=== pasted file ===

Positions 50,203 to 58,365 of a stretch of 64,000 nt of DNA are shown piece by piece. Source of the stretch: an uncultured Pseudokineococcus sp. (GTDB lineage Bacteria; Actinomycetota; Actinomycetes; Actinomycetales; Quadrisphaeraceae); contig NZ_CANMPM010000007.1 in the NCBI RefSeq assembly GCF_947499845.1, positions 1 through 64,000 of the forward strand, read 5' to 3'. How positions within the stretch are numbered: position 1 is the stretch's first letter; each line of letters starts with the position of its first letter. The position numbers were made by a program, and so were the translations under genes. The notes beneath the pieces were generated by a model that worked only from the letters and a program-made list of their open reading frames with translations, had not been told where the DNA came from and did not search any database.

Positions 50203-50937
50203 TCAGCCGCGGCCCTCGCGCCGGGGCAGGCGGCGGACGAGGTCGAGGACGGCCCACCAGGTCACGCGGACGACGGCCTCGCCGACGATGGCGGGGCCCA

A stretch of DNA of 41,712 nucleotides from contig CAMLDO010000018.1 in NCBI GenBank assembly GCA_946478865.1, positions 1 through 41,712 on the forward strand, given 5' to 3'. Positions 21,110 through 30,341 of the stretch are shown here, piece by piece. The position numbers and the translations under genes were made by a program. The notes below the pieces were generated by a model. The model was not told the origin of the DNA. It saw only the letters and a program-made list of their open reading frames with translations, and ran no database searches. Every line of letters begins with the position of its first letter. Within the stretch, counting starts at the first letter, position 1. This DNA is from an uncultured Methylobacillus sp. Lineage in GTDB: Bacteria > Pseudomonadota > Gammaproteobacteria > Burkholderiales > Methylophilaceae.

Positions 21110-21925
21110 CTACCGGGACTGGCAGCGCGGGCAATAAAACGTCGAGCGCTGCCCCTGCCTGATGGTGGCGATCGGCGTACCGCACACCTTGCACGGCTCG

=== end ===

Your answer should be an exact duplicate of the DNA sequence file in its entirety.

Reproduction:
Positions 50,203 to 58,365 of a stretch of 64,000 nt of DNA are shown piece by piece. Source of the stretch: an uncultured Pseudokineococcus sp. (GTDB lineage Bacteria; Actinomycetota; Actinomycetes; Actinomycetales; Quadrisphaeraceae); contig NZ_CANMPM010000007.1 in the NCBI RefSeq assembly GCF_947499845.1, positions 1 through 64,000 of the forward strand, read 5' to 3'. How positions within the stretch are numbered: position 1 is the stretch's first letter; each line of letters starts with the position of its first letter. The position numbers were made by a program, and so were the translations under genes. The notes beneath the pieces were generated by a model that worked only from the letters and a program-made list of their open reading frames with translations, had not been told where the DNA came from and did not search any database.

Positions 50203-50937
50203 TCAGCCGCGGCCCTCGCGCCGGGGCAGGCGGCGGACGAGGTCGAGGACGGCCCACCAGGTCACGCGGACGACGGCCTCGCCGACGATGGCGGGGCCCA

A stretch of DNA of 41,712 nucleotides from contig CAMLDO010000018.1 in NCBI GenBank assembly GCA_946478865.1, positions 1 through 41,712 on the forward strand, given 5' to 3'. Positions 21,110 through 30,341 of the stretch are shown here, piece by piece. The position numbers and the translations under genes were made by a program. The notes below the pieces were generated by a model. The model was not told the origin of the DNA. It saw only the letters and a program-made list of their open reading frames with translations, and ran no database searches. Every line of letters begins with the position of its first letter. Within the stretch, counting starts at the first letter, position 1. This DNA is from an uncultured Methylobacillus sp. Lineage in GTDB: Bacteria > Pseudomonadota > Gammaproteobacteria > Burkholderiales > Methylophilaceae.

Positions 21110-21925
21110 CTACCGGGACTGGCAGCGCGGGCAATAAAACGTCGAGCGCTGCCCCTGCCTGATGGTGGCGATCGGCGTACCGCACACCTTGCACGGCTCG